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Ellen Waldman

Aging Happens: Becoming more optimistic about Alzheimer’s

I’m going to start this column with a quote from Dr. Deborah Gordon: “Five years ago, I might not have encouraged people to know their Alzheimer’s risk: What are you going to do about it but worry more? That’s not good for your brain!” This is no longer how she feels. She has changed her tune, inspired by the documented successes of Dr. Dale Bredesen.

From his website: “Dr. Bredesen is internationally recognized as an expert in the mechanisms of neurodegenerative diseases such as Alzheimer’s disease. He developed The Bredesen Protocol, a comprehensive personalized program designed to improve cognition and reverse cognitive decline. Continued research and testing by Dr. Bredesen has identified new and previously unrecognized causes of Alzheimer’s disease. He authored the book, ‘The End of Alzheimer’s: The First Program to Prevent and Reverse Cognitive Decline.’”

Dr. Gordon founded Northwest Memory Center (NMC) also known as Northwest Memory Care, (NorthwestMemoryCare.com or NorthwestMemoryCenter.com; 541-482-8333) earlier this year, inspired by the success of her own work and that of others in the task of healing damaged brains. Her friendly office in Ashland is devoted to the repair and restoration of ailing brains, and committed to making healthy brains at any age.

Dr. Gordon invites all those who are curious to please join her at one of her public talks, which are open to everyone to attend at no charge. She speaks regularly on the last Tuesday of every month, 6 to 7:30 p.m. at the Smullin Health Education Center (2825 East Barnett Road, Medford). On Aug. 28, she will discuss “Sleep for Your Brain.” Dr. Gordon also speaks bimonthly at Havurah Shir Hadash (185 Mountain Ave., Ashland). She will address “Treating Dementia Subtypes” from noon to 1:30 p.m. Thursday, Sept. 27. Register for both free talks through her office.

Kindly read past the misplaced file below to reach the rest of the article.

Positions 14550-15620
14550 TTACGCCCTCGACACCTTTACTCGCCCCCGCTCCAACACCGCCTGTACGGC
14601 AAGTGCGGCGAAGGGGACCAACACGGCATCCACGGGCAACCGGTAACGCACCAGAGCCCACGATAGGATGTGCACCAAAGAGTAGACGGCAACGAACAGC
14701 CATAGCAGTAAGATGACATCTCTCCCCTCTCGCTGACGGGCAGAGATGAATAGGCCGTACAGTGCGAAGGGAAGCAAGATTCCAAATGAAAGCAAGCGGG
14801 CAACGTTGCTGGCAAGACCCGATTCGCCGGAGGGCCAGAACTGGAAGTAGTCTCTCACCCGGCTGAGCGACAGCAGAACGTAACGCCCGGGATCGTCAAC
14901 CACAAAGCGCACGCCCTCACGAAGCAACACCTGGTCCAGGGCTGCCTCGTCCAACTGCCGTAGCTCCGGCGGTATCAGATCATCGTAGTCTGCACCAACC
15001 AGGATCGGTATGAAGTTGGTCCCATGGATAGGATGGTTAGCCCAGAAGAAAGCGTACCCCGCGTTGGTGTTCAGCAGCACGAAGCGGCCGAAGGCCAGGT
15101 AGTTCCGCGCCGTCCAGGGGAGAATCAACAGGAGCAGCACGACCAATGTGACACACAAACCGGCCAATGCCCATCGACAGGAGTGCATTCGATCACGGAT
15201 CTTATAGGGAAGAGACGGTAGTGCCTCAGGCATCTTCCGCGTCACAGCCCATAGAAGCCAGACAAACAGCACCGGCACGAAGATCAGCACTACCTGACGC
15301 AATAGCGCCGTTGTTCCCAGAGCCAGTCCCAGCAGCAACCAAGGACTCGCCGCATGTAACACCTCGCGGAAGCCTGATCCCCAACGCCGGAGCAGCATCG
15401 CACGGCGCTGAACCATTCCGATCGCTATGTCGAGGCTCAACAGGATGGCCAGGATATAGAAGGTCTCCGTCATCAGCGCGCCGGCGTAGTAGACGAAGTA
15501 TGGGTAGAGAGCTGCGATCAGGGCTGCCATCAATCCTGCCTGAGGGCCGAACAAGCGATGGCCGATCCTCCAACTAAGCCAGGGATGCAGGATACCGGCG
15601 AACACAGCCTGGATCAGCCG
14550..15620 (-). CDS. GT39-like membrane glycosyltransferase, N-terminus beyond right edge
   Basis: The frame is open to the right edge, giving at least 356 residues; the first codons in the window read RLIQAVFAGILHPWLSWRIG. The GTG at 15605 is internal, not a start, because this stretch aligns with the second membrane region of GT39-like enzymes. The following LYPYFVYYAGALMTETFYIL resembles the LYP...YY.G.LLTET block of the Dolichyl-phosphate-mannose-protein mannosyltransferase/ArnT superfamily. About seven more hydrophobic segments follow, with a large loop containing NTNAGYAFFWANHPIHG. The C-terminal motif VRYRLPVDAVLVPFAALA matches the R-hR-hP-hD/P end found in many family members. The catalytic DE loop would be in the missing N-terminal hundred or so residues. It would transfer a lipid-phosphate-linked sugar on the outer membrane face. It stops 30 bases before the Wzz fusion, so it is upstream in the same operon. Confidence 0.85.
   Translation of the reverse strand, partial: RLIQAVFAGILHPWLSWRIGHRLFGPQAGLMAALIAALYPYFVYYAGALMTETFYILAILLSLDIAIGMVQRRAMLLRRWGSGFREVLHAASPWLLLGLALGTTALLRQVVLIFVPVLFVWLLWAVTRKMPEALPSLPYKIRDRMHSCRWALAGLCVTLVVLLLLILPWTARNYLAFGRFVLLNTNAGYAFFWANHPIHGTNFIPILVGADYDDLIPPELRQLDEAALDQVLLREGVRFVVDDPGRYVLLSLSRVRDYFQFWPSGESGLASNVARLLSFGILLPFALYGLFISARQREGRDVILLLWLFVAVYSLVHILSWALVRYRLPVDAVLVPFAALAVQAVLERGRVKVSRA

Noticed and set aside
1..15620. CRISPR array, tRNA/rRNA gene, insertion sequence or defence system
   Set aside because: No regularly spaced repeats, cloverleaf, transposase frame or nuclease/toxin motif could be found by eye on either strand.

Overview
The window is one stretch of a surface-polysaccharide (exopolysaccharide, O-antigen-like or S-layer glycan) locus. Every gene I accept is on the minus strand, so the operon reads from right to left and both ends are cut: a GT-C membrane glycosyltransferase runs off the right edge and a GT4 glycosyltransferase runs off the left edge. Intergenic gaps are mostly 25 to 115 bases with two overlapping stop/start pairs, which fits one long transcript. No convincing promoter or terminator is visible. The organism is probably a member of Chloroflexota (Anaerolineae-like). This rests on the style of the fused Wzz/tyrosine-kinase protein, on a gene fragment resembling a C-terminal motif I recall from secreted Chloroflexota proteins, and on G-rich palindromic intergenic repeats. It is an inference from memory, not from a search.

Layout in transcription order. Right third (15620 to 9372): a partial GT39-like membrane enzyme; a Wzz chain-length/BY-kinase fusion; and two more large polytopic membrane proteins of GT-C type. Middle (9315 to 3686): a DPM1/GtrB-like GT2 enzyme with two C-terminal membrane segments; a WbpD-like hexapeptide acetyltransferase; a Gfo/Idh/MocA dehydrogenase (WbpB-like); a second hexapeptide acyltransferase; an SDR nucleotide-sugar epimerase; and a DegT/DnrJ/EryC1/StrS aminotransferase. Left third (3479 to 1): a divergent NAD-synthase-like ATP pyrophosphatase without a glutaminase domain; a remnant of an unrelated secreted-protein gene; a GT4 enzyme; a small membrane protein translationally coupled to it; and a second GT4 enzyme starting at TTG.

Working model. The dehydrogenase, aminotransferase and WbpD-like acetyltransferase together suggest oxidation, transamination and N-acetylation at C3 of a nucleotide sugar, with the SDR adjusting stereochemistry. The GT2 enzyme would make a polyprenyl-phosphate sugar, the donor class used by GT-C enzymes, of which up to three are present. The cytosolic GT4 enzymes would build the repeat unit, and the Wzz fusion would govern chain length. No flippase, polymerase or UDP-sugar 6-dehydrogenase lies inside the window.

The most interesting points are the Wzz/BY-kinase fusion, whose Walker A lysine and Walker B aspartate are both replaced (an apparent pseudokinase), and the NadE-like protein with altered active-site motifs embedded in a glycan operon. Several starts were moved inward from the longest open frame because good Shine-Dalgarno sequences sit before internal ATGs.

Here are a few questions and answers from Dr. Gordon about this protocol and changes in available treatments.

EW: Who might benefit from your protocols?

DG: The prevention of dementia is easier than treatment, and treatment in early stages is a lot easier than in later stages. While many patients have typical Alzheimer’s, others have varied causes for their brains not working well: insulin resistance, sleep loss, brain-damaging medications, environmental toxins and more. Brain complaints range from loss of short-term memory and loss of smell (more typical Alzheimer’s symptoms) to difficulties with organization tasks and maintenance of attention.

EW: What has changed in brain treatments?

DG: Drug companies have largely given up on a drug for Alzheimer’s (hundreds of failed drug trials over the last 19 years, no new drugs, and no drugs at all that reverse the disease). Dr. Bredesen was encouraged by his functional medicine wife, Dr. Aida Lasheen, to explore the potential for diet and lifestyle changes to reverse dementia. His first published study confirmed marked reversal of Alzheimer’s disease in nine out of 10 patients, relying on interventions of diet, lifestyle, supplements, and hormonal prescriptions, all tailored to each individual. He has documented continued improvement in these nine individuals, including re-growth of brain volume on MRI testing. Since then, he’s trained and worked with hundreds of physicians internationally, all of whom have exciting stories of patient improvement to share.

EW: How do you utilize this treatment protocol at NMC?

DG: Patients at NMC undergo a thorough and individual evaluation, including an interview, cognitive testing, laboratory tests and often an MRI. Each patient receives an individualized plan including a dietary plan tailored by a clinical nutritionist, support for healthy sleep patterns, encouragement with exercise (of body and brain), and recovery by some form of meditative practice. Supplements are always a part of the protocol, including prescription hormones for some people. NMC takes an “optimizing” view of lab results rather than a “normalizing.” Here’s an example: a vitamin B12 level might be at the very bottom of the normal range, and prevent certain deficiency diseases; a B12 level at the upper end of the normal range might enhance cognition and help to normalize other laboratory markers.

I hope you are as encouraged by this news as I am! If you have ever wondered what’s next in the field of improving our brains, consider contacting Dr. Gordon’s office and attending these public talks. You, and your brain, have everything to gain with this information.

Ellen Waldman is a certified aging life care professional. Submit questions about aging and Ashland-area aging resources and column suggestions to her through her website, www.SeniorOptionsAshland.com.

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